Employee Pulse Survey Questions: The Definitive List

October 20, 2021

What are employee pulse surveys?

An employee pulse survey allows you to regularly gauge the sentiment of your people. Unlike the annual engagement survey that might be 30,40 or 50 questions, an employee pulse survey is short and snappy.

The main characteristics of a pulse survey are 

  • The survey is issued frequently
  • The audience receives it at the same time every week or month
  • The results can be recorded anonymously, confidentially or identifiable depending on the survey and the organisations culture around feedback.
  • It doesn’t take long to complete the survey
  • Use the minimum number of questions to gain the insight - if this could be two or ten 10 questions
  • The answers should be uniform so the information can be collated quickly
  • The questions are tracking the same things so you can establish trends

The idea is that you are keeping your finger on the pulse of your employees’ readiness to work.

Structuring your pulse surveys

If you are wondering why you would need to carry out pulse surveys, check out our blog post on Employee Engagement Plans. In this, we outline how to set objectives for your engagement and how you can use pulse surveys to see whether you are on course to meet your objectives.

If you’re serious about improving engagement among your employees, you need a way to measure if your efforts are working. Employee pulse surveys offer a really effective way of getting this valuable data.

The Medium

The best way to ensure employees will answer your questions is to make the survey really easy to answer.

There are a number of digital tools that will allow you to achieve this. Google Forms, SurveyMonkey, Typeform are just some of the tools we are familiar with.

The Delivery

Similarly, to give your survey the best chance of success you need to be able to reach your people where they are. Asking them to create a profile, password and log in to a new engagement platform will only raise barriers to entry.

A regular email, a Slack channel post, an organisation-wide Teams message, a bulletin in work company communications tool, whatever existing communication tool that is widely adopted by your people, that’s where your employee pulse survey should live.

The Results

It’s quite likely that you haven’t asked your people for feedback very often. Therefore, you have to build up a culture around asking for feedback. employees (possibly rightly so) will be suspicious if having never been asked for feedback and then suddenly asked for a lot.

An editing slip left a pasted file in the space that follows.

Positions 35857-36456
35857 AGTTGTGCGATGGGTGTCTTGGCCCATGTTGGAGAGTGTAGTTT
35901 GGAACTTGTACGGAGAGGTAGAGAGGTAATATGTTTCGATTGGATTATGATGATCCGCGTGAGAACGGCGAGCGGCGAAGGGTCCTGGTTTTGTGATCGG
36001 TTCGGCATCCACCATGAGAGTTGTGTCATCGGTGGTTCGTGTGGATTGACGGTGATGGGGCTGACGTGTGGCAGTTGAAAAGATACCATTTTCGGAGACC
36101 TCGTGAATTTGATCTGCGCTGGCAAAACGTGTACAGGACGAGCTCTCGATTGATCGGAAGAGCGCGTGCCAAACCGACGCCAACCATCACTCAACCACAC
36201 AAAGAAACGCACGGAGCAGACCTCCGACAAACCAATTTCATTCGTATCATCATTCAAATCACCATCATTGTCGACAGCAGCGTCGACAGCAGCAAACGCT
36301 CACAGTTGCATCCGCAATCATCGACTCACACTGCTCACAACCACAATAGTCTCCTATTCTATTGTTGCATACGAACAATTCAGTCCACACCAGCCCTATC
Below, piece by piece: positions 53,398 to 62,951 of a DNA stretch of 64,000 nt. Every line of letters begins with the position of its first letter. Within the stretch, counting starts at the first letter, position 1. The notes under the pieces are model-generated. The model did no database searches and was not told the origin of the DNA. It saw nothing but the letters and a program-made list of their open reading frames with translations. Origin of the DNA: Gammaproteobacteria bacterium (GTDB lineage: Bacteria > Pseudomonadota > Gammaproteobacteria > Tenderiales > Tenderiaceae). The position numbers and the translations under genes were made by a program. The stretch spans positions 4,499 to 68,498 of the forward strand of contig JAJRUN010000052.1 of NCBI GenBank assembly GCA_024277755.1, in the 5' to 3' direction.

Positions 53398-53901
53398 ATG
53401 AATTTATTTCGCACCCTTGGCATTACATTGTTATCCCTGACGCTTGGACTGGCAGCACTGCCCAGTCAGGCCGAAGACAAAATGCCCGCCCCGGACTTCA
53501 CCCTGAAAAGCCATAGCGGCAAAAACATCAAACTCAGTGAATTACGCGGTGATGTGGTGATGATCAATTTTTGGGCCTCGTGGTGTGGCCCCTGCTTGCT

It’s worth considering when you’re sending your pulse survey that the recipients understand who is asking the questions. And who will see the results? Your people must understand that your employee pulse check is trying to see trends rather than pinpoint people.

Testing your questions

A common failing of surveys, in general, is the ambiguous question. If the question is not clear about what it is asking about, the data is not going to tell you a story. 

When writing your employee pulse survey questions you need to make sure everyone can read the question and understand the true purpose. Otherwise, they don’t know what they are replying to.

If the question, for example, talks about ‘'senior leadership' ... is an employee clear on who this means? Is it the C-suite, the department head or their line manager?

Also, it’s worth remembering that the respondents may not be replying in their native language. Colloquialisms and slang may not have a direct translation in some languages.

This is an easy problem to overcome. Take a small sample of the audience. Make sure there is some diversity in the sample and road-test your questions. Then… 

  1. Ask the group did they understand the question being asked?
  2. Ask yourself is that the data that you are trying to capture?

Create a habit

Once you have established the questions you’re asking, a uniform structure to getting the answers and the way you will deliver it to your people you want as many to respond as possible. Ideally, you need to send your survey out at the same bat-time, on the same bat channel… This may not always be possible with time zones or the nature of some peoples jobs. If possible you can get people used to completing their Google Form at 1000 on the last Friday of every month. 

As much as we want to create a habit of feedback with employees, the owners of the survey need to create a habit of action around the feedback and a habit of communicating the results and actions to the audience.

It’s important the actions are considered and not a knee jerk response to the results. The action could be an explanation rather than an actual change.

What questions should I ask in my employee pulse survey?

The questions you are asking are designing to be tracking the same topics consistently over time. Ideally, these have been outlined in your employee engagement plan. By tracking the same topics you can use your answers to establish trends and gauge whether your efforts are working or not.

To achieve this you’ll ideally have uniform answers. Some questions may not cater to this and that’s OK. For questions with uniform answers, digital tools can play a pivotal role. Once you’ve established the topic you want to survey you can then ask the question and provide a selection of answers. For example, if you want to ask the question “How likely are you to recommend working on your team?” You can get uniform answers by using 

  • Checkboxes with a range of answers
  • Dropdowns with the same range of answers
  • Scale from 0-10 with numbers applied to the range of answers
  • Multichoice with the range of answers available for selection

For questions that you are trying to dig a little deeper into, a free text box is perfect. Especially if you are trying to uncover new information or things you may not have thought of.

How many questions should an employee pulse survey have?

This one is easy.